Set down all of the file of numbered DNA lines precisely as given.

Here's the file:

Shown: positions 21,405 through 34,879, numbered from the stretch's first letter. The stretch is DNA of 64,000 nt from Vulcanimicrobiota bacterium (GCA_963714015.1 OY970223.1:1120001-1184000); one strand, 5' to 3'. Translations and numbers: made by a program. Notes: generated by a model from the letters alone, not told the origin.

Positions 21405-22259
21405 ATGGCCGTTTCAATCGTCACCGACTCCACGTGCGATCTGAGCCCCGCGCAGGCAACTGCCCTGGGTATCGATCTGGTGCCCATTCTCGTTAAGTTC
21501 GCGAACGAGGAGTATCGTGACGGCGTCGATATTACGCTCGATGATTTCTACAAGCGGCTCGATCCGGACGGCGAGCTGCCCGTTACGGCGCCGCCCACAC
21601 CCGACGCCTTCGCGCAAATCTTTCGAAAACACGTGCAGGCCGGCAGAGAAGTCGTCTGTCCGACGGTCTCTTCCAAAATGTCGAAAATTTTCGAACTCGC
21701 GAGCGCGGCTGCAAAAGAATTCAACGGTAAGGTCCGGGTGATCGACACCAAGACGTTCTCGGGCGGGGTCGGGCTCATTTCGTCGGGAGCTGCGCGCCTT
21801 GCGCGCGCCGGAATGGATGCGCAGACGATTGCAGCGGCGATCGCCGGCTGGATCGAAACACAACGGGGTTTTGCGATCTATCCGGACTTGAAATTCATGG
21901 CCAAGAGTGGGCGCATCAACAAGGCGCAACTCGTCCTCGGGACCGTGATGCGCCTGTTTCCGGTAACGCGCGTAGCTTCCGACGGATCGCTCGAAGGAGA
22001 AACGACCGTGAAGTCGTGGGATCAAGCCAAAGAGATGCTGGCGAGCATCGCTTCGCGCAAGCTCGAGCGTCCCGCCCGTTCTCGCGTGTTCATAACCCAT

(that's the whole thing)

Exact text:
Shown: positions 21,405 through 34,879, numbered from the stretch's first letter. The stretch is DNA of 64,000 nt from Vulcanimicrobiota bacterium (GCA_963714015.1 OY970223.1:1120001-1184000); one strand, 5' to 3'. Translations and numbers: made by a program. Notes: generated by a model from the letters alone, not told the origin.

Positions 21405-22259
21405 ATGGCCGTTTCAATCGTCACCGACTCCACGTGCGATCTGAGCCCCGCGCAGGCAACTGCCCTGGGTATCGATCTGGTGCCCATTCTCGTTAAGTTC
21501 GCGAACGAGGAGTATCGTGACGGCGTCGATATTACGCTCGATGATTTCTACAAGCGGCTCGATCCGGACGGCGAGCTGCCCGTTACGGCGCCGCCCACAC
21601 CCGACGCCTTCGCGCAAATCTTTCGAAAACACGTGCAGGCCGGCAGAGAAGTCGTCTGTCCGACGGTCTCTTCCAAAATGTCGAAAATTTTCGAACTCGC
21701 GAGCGCGGCTGCAAAAGAATTCAACGGTAAGGTCCGGGTGATCGACACCAAGACGTTCTCGGGCGGGGTCGGGCTCATTTCGTCGGGAGCTGCGCGCCTT
21801 GCGCGCGCCGGAATGGATGCGCAGACGATTGCAGCGGCGATCGCCGGCTGGATCGAAACACAACGGGGTTTTGCGATCTATCCGGACTTGAAATTCATGG
21901 CCAAGAGTGGGCGCATCAACAAGGCGCAACTCGTCCTCGGGACCGTGATGCGCCTGTTTCCGGTAACGCGCGTAGCTTCCGACGGATCGCTCGAAGGAGA
22001 AACGACCGTGAAGTCGTGGGATCAAGCCAAAGAGATGCTGGCGAGCATCGCTTCGCGCAAGCTCGAGCGTCCCGCCCGTTCTCGCGTGTTCATAACCCAT